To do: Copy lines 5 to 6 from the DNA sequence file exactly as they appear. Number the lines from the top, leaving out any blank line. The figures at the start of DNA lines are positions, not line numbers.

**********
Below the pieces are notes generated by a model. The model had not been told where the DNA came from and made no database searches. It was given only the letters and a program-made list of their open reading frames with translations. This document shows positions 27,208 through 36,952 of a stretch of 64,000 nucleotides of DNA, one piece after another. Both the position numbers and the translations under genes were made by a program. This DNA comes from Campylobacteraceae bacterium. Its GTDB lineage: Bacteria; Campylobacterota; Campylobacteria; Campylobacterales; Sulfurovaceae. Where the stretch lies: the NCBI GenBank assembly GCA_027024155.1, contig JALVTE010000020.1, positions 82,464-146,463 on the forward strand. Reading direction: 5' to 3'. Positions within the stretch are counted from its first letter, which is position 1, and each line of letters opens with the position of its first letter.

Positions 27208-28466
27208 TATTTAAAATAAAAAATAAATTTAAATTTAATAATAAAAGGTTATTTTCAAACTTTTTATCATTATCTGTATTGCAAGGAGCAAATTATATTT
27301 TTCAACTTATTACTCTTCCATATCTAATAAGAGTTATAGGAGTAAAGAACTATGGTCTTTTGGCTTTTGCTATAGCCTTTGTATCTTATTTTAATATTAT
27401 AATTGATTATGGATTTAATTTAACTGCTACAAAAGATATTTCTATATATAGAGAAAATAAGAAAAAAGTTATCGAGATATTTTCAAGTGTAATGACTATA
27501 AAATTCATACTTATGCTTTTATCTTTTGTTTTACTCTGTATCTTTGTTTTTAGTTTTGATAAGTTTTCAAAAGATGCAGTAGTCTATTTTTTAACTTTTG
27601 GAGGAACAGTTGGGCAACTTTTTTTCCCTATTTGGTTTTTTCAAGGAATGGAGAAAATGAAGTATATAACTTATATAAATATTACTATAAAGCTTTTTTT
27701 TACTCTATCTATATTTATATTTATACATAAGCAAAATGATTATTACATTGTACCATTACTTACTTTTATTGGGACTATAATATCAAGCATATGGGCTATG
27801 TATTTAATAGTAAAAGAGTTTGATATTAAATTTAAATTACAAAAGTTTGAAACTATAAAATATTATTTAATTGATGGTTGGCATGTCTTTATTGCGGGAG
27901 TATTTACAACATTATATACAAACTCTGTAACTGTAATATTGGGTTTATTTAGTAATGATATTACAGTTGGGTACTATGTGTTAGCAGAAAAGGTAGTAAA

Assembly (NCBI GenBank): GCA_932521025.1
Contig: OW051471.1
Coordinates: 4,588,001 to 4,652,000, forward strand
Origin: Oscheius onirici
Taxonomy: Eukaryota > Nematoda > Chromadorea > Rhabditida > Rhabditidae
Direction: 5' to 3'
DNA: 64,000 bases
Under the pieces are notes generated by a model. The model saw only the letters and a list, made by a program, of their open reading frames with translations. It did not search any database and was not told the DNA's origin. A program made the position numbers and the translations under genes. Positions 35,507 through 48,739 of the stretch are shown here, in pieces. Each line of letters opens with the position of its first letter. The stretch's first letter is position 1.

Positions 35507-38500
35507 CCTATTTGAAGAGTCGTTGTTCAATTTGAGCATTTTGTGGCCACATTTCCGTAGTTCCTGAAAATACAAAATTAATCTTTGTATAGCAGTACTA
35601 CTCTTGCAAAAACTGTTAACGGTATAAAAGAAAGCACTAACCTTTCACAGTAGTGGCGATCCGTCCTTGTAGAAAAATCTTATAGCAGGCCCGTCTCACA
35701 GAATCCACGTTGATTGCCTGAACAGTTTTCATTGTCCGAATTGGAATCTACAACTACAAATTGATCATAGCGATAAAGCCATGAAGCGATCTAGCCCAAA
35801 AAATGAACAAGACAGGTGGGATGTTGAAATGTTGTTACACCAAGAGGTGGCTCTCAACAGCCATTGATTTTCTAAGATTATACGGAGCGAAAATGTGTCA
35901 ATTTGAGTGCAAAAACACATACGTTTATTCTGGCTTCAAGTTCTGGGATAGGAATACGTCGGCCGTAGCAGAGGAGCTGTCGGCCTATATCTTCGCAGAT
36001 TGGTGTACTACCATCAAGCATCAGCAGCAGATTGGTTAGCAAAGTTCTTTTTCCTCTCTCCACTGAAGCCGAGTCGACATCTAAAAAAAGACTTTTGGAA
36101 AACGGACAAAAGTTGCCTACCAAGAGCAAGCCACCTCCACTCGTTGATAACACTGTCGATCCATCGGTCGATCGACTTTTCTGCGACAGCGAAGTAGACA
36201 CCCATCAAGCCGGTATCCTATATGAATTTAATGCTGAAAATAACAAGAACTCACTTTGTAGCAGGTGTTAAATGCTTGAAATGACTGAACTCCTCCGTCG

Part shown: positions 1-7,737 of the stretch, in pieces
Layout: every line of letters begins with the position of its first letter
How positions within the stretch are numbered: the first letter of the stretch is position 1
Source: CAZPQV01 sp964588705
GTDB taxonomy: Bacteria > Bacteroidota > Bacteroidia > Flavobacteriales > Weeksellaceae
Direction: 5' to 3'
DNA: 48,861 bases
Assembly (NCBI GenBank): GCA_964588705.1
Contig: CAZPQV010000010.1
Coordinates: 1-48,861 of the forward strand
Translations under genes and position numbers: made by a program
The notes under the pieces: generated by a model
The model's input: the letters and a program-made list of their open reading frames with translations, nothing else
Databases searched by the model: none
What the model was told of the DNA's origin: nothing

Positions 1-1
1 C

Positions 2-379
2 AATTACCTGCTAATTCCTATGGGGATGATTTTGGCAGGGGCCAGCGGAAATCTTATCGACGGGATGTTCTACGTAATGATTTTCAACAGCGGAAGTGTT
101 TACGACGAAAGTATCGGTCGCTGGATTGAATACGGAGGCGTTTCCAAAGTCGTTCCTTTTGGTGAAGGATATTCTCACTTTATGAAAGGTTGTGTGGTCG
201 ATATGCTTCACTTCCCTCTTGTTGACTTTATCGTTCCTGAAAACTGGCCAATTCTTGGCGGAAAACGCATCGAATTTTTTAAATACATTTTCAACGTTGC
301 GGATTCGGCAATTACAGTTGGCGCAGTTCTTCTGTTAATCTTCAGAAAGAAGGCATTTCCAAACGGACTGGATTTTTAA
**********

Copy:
27401 AATTGATTATGGATTTAATTTAACTGCTACAAAAGATATTTCTATATATAGAGAAAATAAGAAAAAAGTTATCGAGATATTTTCAAGTGTAATGACTATA
27501 AAATTCATACTTATGCTTTTATCTTTTGTTTTACTCTGTATCTTTGTTTTTAGTTTTGATAAGTTTTCAAAAGATGCAGTAGTCTATTTTTTAACTTTTG